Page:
…no, it is not a chapel, not a sanctuary and in any case not a tomb. It is simply a place enclosed by four stone walls, while another stone at the center might be the altar. The entrance is screened by a tree we want to conserve. The walls, inside, have a ledge on which we can sit and wait… waiting with our feet on the ground, head in hands. “Things themselves know when they ought to happen.”
(David Mourão-Ferreira) Continue reading Souto de Moura
According to the popular saying in Chile, a roadside shrine is a trap for the soul… But we know that these shrines are tribalized chapels where grieving people place flowers and candles for the tragically deceased. These shrines are normally found abandoned at the side of highways adorned with the shapes and colors of a circus, or with the austerity of the plain walls of a temple. On the other hand, if we look at historical examples, a chapel, any chapel, always hopes to be bigger than it is. It always pretends to be a church or a temple, hiding its smaller size, using large forms. Its scale is a trick. Perhaps due to this desire for greatness, the elements of architecture seen in them are miniaturized… windows, doors, columns are shrunk down, just big enough for a person to fit through, and their walls are large opaque sheets, avoiding the perforations that would betray this exquisite domestic size… All this confuses us and we are left doubting the human scale. In this way, in a chapel and also in a roadside shrine, the monumental and the domestic live in harmony. This seems to be the basis of the issue in my small conical chapel, with its thin walls and open roof. Continue reading Smiljan Radic
A hidden glade behind the waters of Venice is ever a beauty. The project joins that beauty outlining briefly the space. Four steel beams, 8 meters long (12×12 cm thick), compose the ensemble: one is a bench, the other one is a cross. It is built on seven pieces of concrete (12x12x200cm), which give metric to the ensemble. Steel beams are made of highly polished stainless steel to reflect the surroundings: the chapel may disappear at a certain moment.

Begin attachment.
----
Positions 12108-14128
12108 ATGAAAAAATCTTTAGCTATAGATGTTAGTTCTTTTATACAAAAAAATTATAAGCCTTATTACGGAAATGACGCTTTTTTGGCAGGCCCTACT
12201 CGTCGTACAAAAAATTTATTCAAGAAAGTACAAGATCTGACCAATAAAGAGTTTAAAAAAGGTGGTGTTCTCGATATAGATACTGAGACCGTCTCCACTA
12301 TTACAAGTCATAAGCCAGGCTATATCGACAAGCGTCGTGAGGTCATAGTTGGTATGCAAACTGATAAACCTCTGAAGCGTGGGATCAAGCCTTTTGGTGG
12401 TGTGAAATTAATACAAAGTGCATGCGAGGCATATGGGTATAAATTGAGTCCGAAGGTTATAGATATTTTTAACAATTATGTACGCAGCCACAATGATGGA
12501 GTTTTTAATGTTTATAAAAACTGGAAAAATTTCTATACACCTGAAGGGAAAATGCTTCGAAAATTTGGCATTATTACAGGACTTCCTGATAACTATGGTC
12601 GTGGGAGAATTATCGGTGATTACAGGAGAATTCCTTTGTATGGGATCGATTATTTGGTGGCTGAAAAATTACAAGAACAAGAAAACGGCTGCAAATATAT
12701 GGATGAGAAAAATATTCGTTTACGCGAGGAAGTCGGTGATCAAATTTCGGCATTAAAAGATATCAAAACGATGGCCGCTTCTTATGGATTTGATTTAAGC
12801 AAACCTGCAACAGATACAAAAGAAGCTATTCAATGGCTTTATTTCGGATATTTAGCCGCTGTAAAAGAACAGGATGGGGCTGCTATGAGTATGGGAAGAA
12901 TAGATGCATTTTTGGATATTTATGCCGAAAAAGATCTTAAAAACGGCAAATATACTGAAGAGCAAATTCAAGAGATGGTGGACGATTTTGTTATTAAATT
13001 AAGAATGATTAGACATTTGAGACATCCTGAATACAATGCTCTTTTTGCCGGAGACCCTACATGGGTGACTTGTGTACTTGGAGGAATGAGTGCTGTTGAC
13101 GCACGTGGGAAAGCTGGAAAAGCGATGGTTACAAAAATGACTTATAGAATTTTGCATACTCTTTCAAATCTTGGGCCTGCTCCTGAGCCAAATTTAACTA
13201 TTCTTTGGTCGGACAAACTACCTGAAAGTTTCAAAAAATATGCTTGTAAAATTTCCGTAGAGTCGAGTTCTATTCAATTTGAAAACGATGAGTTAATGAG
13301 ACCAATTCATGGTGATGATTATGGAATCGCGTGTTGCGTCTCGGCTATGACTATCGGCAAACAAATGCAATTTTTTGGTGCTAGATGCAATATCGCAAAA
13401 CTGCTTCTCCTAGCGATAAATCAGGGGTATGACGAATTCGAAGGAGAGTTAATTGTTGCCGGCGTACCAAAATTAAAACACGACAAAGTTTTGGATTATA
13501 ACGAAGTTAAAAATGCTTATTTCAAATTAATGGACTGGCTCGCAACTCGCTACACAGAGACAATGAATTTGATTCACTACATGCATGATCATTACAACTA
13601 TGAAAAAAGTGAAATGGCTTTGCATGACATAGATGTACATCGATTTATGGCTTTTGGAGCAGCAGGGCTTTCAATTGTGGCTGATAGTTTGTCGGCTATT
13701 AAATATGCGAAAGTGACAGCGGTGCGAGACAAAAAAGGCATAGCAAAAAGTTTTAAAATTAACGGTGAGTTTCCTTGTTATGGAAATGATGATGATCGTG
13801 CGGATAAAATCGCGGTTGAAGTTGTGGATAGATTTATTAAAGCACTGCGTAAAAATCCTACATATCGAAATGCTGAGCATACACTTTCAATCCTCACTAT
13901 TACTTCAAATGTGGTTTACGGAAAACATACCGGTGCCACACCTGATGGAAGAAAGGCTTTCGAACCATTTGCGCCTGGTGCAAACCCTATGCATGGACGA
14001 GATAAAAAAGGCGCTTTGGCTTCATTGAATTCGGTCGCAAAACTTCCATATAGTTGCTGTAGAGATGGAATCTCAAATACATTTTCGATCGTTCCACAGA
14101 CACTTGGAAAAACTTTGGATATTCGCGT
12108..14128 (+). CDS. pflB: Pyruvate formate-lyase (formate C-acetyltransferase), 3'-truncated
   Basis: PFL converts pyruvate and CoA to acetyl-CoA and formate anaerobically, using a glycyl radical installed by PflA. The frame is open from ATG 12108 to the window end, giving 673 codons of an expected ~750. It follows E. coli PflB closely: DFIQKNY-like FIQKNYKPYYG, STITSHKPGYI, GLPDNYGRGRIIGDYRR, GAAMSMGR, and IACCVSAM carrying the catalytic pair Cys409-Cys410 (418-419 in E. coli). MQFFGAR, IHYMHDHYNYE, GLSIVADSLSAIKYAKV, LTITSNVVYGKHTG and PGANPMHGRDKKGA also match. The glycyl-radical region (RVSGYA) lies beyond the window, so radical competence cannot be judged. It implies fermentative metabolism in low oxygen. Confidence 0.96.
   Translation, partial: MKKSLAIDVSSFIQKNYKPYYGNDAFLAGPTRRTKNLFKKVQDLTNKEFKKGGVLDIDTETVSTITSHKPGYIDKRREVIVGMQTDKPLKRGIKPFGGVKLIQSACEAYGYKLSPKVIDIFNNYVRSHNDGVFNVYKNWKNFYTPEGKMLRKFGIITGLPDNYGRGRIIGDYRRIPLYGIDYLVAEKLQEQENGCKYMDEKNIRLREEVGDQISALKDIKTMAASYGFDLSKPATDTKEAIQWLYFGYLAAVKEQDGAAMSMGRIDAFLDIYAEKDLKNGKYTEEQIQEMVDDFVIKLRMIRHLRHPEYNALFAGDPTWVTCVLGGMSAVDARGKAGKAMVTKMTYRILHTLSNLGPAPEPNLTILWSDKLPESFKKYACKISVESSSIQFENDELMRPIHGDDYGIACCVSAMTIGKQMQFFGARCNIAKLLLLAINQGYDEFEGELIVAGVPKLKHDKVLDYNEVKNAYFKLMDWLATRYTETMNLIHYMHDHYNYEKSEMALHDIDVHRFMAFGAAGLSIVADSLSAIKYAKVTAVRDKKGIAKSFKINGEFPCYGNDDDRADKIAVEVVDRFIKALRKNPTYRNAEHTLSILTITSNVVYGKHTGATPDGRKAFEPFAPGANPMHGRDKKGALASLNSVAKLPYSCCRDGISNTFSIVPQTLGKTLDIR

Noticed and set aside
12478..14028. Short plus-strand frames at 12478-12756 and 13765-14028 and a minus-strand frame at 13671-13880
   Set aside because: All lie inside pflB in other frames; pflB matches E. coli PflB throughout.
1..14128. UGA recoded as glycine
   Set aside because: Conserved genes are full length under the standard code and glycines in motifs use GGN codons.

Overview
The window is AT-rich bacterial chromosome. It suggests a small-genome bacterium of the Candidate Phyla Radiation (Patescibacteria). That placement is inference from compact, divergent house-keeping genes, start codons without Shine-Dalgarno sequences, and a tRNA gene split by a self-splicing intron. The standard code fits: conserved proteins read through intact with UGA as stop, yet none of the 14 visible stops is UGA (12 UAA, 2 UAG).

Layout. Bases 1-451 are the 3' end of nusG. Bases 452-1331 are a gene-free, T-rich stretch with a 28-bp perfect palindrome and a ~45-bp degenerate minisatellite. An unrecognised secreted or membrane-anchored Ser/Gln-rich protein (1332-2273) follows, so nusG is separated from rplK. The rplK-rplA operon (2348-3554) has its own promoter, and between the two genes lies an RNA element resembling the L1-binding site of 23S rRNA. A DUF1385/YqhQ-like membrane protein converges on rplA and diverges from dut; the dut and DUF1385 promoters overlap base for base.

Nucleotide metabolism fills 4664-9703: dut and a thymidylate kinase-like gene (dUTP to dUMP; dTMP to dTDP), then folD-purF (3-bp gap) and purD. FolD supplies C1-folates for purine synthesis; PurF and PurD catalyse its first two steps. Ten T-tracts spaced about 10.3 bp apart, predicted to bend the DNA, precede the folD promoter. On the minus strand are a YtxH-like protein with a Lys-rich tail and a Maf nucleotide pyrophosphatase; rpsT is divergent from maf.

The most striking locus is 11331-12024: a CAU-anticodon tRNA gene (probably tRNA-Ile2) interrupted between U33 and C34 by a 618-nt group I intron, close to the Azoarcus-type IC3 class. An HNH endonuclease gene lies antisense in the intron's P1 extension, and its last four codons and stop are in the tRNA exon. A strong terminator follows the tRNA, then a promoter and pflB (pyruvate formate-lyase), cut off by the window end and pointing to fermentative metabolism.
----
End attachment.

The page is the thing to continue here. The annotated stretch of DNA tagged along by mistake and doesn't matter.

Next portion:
And so the shadow of the ensemble may become more evident than the object itself. The presence of history surrounds, the use of a bench and a cross is ages. Continue reading Carla Juaçaba
Perhaps it is only in Japan, but it seems that when the people think about the image of Christianity, the cross comes first of all to mind. When Christianity came to Japan in the middle of the 16th century, a cross was placed as the sole Christian symbol on the roof of the Nanban Dera, built in the capital Kyoto with traditional techniques. At the start of the 17th century Christianity was strictly prohibited and severely repressed, and Christian people were crucified. After that, for two centuries and several decades, a test was made to discover hidden Christians; people were forced to step on bronze reliefs of a cross, a cross drawn on paper, or a statue of Saint Mary, and those who refused were executed. The association between Christianity and the cross is unchanged in contemporary Japan, and even a small building surrounded with houses in the city can be identified as a church due to the fact that a cross stands atop its roof . The cross is unique as a symbol in the religious history of the world. Buddhism, Islam and Confucianism do not use scenes of death as symbols of the most important tenets of their faith. Buddha, Muhammad and Confucius were surrounded by disciples and died peaceful deaths. Designing a chapel for the first time, I decided to make the cross my theme. Continue reading Terunobu Fujimori